Volkswagen plans to nearly double sales in the US within the next five years as part of its plan to be the world’s top automaker by 2018.

The company has just recorded a third successive double-digit sales increase in America which has seen registrations double to a total of 438,000 last year. The 2012 increase was 35% following rises of 26% in 2011 and 20% in 2010.

But the target is to take this to 800,000 by 2018, with Audi chipping in with another 200,000 sales for a tally of 1m.

“Historically we have under-performed (in the US),” said the British CEO of Volkswagen America, Jonathan Browning. “In 2007 we asked ourselves what it would take for a step-change and our thought process was that we would not get where we wanted to be if we continued to behave as we did.”

That led to a decision to add the factory in Chatanooga, Tennessee, to the plant VW already had in Mexico. Now VW sources three out of every four cars it sells in the US from its factories in North America. A new engine plant in Mexico is about to open.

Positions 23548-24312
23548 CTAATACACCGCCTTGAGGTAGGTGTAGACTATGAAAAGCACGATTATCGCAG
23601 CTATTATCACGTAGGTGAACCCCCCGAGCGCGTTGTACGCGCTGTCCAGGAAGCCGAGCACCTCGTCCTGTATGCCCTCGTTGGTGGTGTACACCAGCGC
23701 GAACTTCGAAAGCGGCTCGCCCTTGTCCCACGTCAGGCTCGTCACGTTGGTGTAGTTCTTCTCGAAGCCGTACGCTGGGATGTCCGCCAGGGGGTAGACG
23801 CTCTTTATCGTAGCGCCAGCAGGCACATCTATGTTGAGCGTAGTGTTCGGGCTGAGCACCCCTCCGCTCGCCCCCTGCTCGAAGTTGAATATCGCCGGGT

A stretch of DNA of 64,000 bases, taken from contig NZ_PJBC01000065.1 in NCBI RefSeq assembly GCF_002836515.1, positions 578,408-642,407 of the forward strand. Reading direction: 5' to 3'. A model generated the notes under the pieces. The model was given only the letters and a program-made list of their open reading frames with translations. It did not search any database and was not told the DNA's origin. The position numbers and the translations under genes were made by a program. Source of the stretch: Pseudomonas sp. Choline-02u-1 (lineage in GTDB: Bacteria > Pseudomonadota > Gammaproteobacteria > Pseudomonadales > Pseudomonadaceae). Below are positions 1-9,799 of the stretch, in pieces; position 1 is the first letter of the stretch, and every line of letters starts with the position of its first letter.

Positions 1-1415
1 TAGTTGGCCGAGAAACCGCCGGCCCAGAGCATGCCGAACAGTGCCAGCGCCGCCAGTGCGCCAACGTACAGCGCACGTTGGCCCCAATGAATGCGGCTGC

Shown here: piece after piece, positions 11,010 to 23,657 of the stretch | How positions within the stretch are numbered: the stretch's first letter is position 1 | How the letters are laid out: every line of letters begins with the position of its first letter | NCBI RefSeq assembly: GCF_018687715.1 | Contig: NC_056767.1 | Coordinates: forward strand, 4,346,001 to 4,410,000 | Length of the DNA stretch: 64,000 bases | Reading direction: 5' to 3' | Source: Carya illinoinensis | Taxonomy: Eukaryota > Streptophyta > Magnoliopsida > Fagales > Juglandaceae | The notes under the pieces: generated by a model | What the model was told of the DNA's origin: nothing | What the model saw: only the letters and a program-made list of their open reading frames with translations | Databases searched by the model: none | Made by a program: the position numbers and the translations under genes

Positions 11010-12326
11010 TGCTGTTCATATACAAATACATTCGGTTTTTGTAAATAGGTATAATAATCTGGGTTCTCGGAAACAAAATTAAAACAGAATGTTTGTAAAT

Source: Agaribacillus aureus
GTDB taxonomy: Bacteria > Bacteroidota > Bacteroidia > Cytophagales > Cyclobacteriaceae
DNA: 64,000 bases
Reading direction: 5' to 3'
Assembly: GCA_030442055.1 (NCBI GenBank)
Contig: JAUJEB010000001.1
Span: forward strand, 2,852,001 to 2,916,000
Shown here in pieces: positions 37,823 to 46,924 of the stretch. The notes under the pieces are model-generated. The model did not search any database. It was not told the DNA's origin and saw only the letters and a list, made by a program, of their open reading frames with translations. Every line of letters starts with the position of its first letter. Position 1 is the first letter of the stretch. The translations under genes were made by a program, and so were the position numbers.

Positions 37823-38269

But that alone will not help VW achieve its ambitious goals, Browning admitted.

“The four most important sectors in the US are compact sedans, which we cover with the Jetta; medium sedans, where we have the new Passat; compact SUVs like the Tiguan; and medium SUVs, which is where we have a gap,” he added.

VW is showing the CrossBlue concept at Detroit which, given a positive response, will go into production to address the medium SUV issue. And Browning is confident VW can increase its share in each of the other three major market sectors to get closer to the 800,000 target.

“We sell 30,000 Tiguans in a market sector worth 2m cars a year, so there is huge potential there,” he said. VW also plans to add diesels to the Tiguan line-up in America. “There is lots we can do,” he added.

At Detroit VW is also hinting at how it could expand the US Passat range with the Passat Performance Concept.